PRESIDENT Rodrigo R. Duterte will sign an order today declaring a public health emergency after the Health department confirmed at the weekend the first case of human coronavirus transmission in the country, his spokesman said on Sunday.
Mr. Duterte considered “all critical factors with the aim of safeguarding the health of the Filipino public,” presidential spokesman Salvador S. Panelo said in a statement at the weekend.
The Philippines has had six coronavirus disease 2019 (COVID-19) infections, half of which were confirmed last week. Before that, it had not reported any new cases for weeks.
One of the new cases includes a 62-year-old man who has no travel history overseas. The man’s wife also tested positive for the virus, making her the country’s sixth case. Aside from the couple, a 48-year-old man had also been infected after traveling to Tokyo.
Earlier, three Chinese visitors were infected with the virus — one of them died, and the other two have since recovered and left the country.
The Department of Health on Saturday raised the country’s alert level to Code Red sublevel 1, as health authorities “prepare for a possible increase in suspected and confirmed cases,” according to Health Secretary Francisco T. Duque III.
Health officials will intensify contact tracing, surveillance and its testing capacity, in preparation for a possible community transmission.
Mr. Duque had urged the presidential palace to declare a state of public health emergency as early as Feb. 21, when the Philippines only had three confirmed COVID-19 cases.
The move will “be crucial to facilitate the sufficient and immediate access to funding, particularly for local government units, and ease processes on procurement, mandatory reporting, mandatory quarantine, and travel restrictions,” Mr. Duque said in a letter to Executive Secretary Salvador C. Medialdea.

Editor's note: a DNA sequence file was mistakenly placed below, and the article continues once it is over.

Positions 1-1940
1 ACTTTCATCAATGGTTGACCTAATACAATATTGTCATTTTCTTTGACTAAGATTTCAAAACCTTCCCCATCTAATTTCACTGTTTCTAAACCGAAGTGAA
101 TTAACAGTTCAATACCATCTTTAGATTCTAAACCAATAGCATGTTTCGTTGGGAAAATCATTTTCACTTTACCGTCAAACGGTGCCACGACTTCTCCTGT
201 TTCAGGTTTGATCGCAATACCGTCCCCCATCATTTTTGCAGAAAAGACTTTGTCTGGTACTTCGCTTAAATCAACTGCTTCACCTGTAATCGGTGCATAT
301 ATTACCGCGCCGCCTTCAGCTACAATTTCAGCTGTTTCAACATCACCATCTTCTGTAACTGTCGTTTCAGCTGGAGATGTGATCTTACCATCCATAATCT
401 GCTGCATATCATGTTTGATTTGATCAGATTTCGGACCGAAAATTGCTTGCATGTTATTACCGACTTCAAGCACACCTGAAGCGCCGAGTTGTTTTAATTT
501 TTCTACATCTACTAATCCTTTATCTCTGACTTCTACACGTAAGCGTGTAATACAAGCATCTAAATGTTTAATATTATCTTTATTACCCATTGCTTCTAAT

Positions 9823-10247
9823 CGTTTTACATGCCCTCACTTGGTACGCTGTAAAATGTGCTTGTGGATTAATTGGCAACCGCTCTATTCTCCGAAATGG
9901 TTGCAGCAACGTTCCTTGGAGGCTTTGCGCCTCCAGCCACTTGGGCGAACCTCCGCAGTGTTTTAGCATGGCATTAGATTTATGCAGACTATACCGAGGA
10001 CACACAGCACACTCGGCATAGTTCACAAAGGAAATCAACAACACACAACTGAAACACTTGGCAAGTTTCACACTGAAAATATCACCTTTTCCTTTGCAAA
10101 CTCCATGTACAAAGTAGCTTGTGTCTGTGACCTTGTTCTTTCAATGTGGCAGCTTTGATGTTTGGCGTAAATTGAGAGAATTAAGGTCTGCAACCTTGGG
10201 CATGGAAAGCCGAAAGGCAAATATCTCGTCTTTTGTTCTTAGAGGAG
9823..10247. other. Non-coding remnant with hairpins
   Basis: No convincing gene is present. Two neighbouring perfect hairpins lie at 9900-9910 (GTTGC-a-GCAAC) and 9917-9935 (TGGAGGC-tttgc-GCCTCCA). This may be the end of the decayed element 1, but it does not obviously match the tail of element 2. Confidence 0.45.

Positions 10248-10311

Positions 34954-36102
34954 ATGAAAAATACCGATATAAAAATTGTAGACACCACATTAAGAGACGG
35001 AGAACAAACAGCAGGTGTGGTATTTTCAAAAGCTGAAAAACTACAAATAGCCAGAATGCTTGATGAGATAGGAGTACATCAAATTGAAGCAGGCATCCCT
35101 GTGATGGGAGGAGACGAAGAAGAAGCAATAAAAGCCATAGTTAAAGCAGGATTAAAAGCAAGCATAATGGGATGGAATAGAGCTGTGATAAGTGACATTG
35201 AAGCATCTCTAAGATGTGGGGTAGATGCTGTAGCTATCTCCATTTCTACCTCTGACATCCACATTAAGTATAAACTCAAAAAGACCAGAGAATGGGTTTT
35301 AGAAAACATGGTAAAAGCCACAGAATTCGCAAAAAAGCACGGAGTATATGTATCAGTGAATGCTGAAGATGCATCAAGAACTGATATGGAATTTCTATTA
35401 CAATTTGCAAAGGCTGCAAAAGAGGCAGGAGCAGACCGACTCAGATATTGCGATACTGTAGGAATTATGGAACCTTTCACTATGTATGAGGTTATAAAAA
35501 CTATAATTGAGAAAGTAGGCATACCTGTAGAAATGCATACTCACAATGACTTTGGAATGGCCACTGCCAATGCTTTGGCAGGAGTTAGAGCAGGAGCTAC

“It would also put to rest questions on whether an automatic price freeze on medicines and medical supplies may be made by the DoH and the Department of Trade and Industry,” he wrote.
The virus has killed more than 3,500 people and sickened about 105,000 more globally, mostly in China, according to the World Health Organization.
“There is no need for alarm and worry because from the very start, we’ve been ready,” Mr. Panelo said on Friday.
Meanwhile, the Senate is ready to tap this year’s national budget to help DoH fight the spread of COVID-19, Senator Juan Edgardo M. Angara said in a statement.
The senator, who heads the finance committee, asked DoH and other agencies to inform the committee of their budget needs so lawmakers could adjust the numbers if needed.
“There can be funds contained in the 2020 General Appropriations Act that can be tapped for this purpose and if these are not enough then DoH should say so,” Mr. Angara said.
The senator said DoH should not be complacent and should be “very transparent” in reporting new cases.
“There is too much false information going around on social media so the government should constantly come out with its reports in all forms of media,” he said.
Senator Juan Miguel F. Zubiri on Saturday also asked for stronger and more proactive government response, including setting an earlier summer vacation for students and providing test kits to all hospitals. — Gillian M. Cortez and Charmaine A. Tadalan